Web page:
I previously posted this on Facebook, but thought I’d post it here as well…
This is an extract from a report on the Communist Party of South Africa by the British High Commissioner in Pretoria during the Second World War, Lord Harlech (or William Ormsby-Gore), to the Colonial Office in London (April 1943):
It is impossible on reading through any list of active communists in the Union… not to be struck by the number of Jewish names which obtrude themselves. Except for two able young Afrikaner barristers in Johannesburg and a prominent non-Jewish barrister in Pretoria, it would not be rash to say that the leadership of the South African Communist Party is concentrated in the hands of Jews and the Jewish population of Johannesburg provides perhaps the largest single section of Communist sympathisers among the Europeans. The African native, coloured and Indian communists have produced their own active communists… But all [of] those are subordinate to, and accept their inspiration and direction from, the group of Jewish intellectuals.
(Ref: Letter from Lord Harlech to Clement Atlee, 16 April, 1943, DO 35/1199, NA)
On first reading this document, I thought that Harlech was agreeing with the common thought held by many white South Africans (and other racists across the globe) that communism was a Jewish conspiracy and the Jews were agitating trouble amongst the black, “coloured” and Indian communities. In fact, Harlech ignores that many of the CPSA’s leadership position were held by black and Indian members, including the General Secretary position, held by Moses Kotane from 1938 onwards. By emphasising the Jewish aspect of the CPSA’s membership, it seemed as if Harlech was buying into the anti-semitism present in both South Africa and Britain in the 1940s.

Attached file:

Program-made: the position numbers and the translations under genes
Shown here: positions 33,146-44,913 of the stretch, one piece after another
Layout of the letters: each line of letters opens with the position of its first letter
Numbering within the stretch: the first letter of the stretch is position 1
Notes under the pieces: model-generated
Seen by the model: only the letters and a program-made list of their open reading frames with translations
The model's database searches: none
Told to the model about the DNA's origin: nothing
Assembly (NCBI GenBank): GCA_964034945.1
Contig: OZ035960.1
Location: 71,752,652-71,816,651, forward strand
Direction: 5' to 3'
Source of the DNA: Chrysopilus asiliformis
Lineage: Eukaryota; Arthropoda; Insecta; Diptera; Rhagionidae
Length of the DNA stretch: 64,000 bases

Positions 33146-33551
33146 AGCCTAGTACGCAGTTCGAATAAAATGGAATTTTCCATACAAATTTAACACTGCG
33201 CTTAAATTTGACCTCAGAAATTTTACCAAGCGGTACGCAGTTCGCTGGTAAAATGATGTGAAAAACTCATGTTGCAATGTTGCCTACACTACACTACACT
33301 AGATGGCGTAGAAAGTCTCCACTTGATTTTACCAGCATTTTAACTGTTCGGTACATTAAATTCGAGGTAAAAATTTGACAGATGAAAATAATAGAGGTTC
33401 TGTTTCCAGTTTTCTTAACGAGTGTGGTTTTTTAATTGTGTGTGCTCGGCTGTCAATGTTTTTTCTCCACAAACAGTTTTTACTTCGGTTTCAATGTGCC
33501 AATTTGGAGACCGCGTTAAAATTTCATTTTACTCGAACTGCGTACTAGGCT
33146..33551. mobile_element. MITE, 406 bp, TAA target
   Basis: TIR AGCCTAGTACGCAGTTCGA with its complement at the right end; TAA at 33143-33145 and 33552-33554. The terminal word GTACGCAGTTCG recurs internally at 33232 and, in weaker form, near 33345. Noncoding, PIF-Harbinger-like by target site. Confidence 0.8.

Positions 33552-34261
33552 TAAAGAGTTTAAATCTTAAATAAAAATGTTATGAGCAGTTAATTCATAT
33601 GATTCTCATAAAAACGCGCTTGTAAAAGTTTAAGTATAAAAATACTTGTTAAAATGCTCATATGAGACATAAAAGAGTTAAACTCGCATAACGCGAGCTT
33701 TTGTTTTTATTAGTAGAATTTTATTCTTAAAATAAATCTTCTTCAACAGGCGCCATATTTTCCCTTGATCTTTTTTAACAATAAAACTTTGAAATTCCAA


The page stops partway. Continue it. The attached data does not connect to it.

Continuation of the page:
Some other scholars, such as Mark Israel and Simon Adams, and Alan Wieder, have noted that the CPSA had a significant Jewish membership (in many ways similar to the Jewish membership inside the Communist Party of Great Britain), but, from all other accounts, the Party was not overwhelmingly Jewish in the way that Harlech described in his report.
Yet, on his wikipedia page, it claims that Harlech was actually a convert to Judaism and that he held a pro-Zionist position from 1916 onwards. This pro-Zionism does not seem to equate with the anti-semitism which seems to emanate from this extract from the 1943 report.
Am I reading this extract from Harlech’s report wrong? Am I reading too much into one paragraph?